The judge gave Wells Fargo until November 26 to sort out such discrepancies or face dismissal of their current cases. She did allow a Bergen County man, George Tchkadua, who missed her October 18 deadline to file objections, to present his supporting documents.
Like many defendants, Tchkadua was befuddled by the process. In his case, he believed that objecting to the Wells Fargo notice was the same as contesting his foreclosure, while the document is supposed to be used only for uncontested cases.
Afterward, he said this was his first time in court on the matter, and expressed satisfaction with the judge’s explanations.
Similarly, when Marie Baker of Burlington explained that she had paid $2,300 to an out-of-state law firm, which “told me I should come here,” McVeigh checked court records and found no actions have been filed on the woman’s behalf. The judge had Baker stay to talk with the Wells Fargo attorneys and Margaret Jurow of Legal Services of New Jersey.
But others left shaking their heads over her insistence that she would rule only on problems with the notices, not with related matters. One said it was like “taking to a wall.”
Jurow made some headway with an argument that many foreclosure cases have suffered lengthy delays because of bank failures to provide proper documentation, but the lenders continue to add fees, often at high interest rates that do not reflect the current market.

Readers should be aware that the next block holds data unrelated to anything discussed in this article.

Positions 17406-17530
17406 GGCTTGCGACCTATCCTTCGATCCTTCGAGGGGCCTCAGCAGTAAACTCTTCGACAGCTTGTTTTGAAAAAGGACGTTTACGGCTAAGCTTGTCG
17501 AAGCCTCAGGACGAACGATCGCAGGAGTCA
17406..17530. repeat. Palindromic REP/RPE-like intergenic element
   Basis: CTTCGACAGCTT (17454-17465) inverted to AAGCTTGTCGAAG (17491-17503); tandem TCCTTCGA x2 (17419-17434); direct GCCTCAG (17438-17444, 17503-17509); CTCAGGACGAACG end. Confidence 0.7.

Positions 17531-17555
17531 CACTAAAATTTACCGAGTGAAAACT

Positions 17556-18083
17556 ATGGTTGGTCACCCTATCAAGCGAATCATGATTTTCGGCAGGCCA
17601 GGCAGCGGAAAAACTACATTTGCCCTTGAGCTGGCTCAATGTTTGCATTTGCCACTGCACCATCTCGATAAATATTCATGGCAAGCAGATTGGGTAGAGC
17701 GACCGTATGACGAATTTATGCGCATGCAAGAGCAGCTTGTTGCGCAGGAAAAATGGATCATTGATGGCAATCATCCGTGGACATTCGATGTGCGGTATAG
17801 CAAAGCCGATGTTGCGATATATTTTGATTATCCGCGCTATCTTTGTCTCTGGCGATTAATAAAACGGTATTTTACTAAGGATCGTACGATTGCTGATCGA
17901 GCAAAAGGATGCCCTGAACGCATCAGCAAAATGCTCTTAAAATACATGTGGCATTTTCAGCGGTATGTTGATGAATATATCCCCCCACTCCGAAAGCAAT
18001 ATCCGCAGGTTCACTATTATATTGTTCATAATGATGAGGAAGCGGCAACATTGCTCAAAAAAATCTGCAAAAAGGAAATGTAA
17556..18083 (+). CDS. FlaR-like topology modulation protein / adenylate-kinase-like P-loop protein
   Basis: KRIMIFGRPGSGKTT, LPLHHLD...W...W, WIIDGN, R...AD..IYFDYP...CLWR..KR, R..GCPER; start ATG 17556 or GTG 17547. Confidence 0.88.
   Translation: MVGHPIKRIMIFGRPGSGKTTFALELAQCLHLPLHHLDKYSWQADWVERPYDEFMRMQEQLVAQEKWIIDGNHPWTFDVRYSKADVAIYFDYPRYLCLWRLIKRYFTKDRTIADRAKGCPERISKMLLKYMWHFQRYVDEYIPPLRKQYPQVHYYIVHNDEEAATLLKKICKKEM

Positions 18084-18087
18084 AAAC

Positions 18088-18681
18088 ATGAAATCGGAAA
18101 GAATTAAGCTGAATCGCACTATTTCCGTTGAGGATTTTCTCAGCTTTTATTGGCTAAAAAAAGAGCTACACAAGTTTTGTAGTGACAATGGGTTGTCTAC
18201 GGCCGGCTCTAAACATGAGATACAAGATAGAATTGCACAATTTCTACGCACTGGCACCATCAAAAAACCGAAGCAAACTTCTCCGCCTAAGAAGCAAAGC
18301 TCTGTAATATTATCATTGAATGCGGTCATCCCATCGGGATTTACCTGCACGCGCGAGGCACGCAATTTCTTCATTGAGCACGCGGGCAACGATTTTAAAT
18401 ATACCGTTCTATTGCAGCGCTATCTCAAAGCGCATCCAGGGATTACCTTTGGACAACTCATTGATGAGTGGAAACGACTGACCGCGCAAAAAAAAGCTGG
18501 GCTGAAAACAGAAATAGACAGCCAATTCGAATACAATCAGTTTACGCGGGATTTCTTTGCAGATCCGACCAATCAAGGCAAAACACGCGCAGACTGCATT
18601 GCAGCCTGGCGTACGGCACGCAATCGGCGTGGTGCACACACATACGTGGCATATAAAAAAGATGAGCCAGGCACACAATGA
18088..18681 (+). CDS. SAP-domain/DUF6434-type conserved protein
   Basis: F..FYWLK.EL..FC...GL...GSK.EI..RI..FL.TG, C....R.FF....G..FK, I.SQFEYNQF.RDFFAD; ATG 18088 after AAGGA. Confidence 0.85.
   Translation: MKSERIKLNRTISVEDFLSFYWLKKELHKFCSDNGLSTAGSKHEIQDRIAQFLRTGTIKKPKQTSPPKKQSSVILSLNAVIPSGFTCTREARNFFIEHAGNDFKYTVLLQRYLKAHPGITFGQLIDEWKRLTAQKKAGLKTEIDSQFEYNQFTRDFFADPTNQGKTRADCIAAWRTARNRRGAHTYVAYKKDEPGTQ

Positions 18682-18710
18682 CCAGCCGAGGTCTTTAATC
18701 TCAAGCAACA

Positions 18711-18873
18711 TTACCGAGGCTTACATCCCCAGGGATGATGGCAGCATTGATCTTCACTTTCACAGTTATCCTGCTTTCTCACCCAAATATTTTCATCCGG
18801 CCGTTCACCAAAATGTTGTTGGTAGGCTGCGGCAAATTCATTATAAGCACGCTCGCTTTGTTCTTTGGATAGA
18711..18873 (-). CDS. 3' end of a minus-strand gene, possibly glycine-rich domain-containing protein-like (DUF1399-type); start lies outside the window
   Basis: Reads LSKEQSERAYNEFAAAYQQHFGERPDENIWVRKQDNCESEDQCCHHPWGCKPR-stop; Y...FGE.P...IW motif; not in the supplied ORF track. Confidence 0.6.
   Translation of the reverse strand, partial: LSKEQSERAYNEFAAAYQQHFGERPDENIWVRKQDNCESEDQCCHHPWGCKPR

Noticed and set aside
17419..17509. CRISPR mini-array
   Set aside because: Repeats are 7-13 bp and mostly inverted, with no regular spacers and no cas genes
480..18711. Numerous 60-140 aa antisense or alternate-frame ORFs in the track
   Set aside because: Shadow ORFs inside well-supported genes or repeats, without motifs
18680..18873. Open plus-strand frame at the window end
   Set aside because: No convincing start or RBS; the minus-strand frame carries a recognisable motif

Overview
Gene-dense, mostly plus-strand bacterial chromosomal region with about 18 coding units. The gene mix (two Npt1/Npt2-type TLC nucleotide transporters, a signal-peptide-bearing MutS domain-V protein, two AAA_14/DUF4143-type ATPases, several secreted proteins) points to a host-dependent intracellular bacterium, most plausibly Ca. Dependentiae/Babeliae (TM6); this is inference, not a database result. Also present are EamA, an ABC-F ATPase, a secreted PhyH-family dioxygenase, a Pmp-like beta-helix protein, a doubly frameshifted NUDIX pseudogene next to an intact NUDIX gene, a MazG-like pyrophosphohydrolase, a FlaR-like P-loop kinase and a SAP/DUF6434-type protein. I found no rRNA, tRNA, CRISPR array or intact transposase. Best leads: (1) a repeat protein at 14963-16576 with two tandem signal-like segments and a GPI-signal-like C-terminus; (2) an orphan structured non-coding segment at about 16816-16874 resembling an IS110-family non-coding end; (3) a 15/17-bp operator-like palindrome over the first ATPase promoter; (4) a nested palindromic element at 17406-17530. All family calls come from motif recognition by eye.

“I have one client with 13.7 percent interest,” she said.
Wells Fargo attorney Diane Bettino said the bank is continuing to pay taxes and other charges on such properties, whether borrowers are making payments or not.
“I would expect Wells Fargo to know who is making payments,” Jurow said.
McVeigh said she will include some directive on the issue in her order, although she did not specify terms.
But she disappointed Jurow and some other defense lawyers who were looking for her to dismiss cases, or give directions to judges hearing cases who issued rulings on notices before the current round.
The judge dressed down defense attorney Adam Deutsch, who represents a number of foreclosure defendants, accusing him of an “attack on fellow counsel.” Deutsch asked the court to appoint a special master after Reed, Smith continued to send notices to his clients after being informed they had legal representation.
But Deutsch said the numerous errors, mainly in determining which homeowners should have received notices, already have reshaped the case. The situation deserves further scrutiny.
“Of 4,277 people previously named, 1,150 were improperly included,” he said, adding, “there are probably more errors.”
Going forward, those people “will be excluded from the orders” in the case, McVeigh said. Even for those who should not have received notices, “where is the harm in giving them a chance to cure their debt?” she asked.
The judge said she and her staff “have been serving as the special master in this case,” going through an enormous workload and contacting individual objectors themselves. The number and extent of foreclosure cases is “depressing, depressing,” the more so because so many of them involve simple bad luck, such as the loss of a job or high medical bills, McVeigh said.
“No one sitting in this courtroom is immune to being involved in a foreclosure,” she said. “It’s something that’s beyond our control.”
Late in the day after Deutsch left, the judge did tell the Wells Fargo attorneys that she was “upset” that the bank has continued to deal directly with some borrowers who are represented by attorneys. Legal Services previously objected to the practice, and in “an attempt to be credible” she imposed fines of $500 per instance.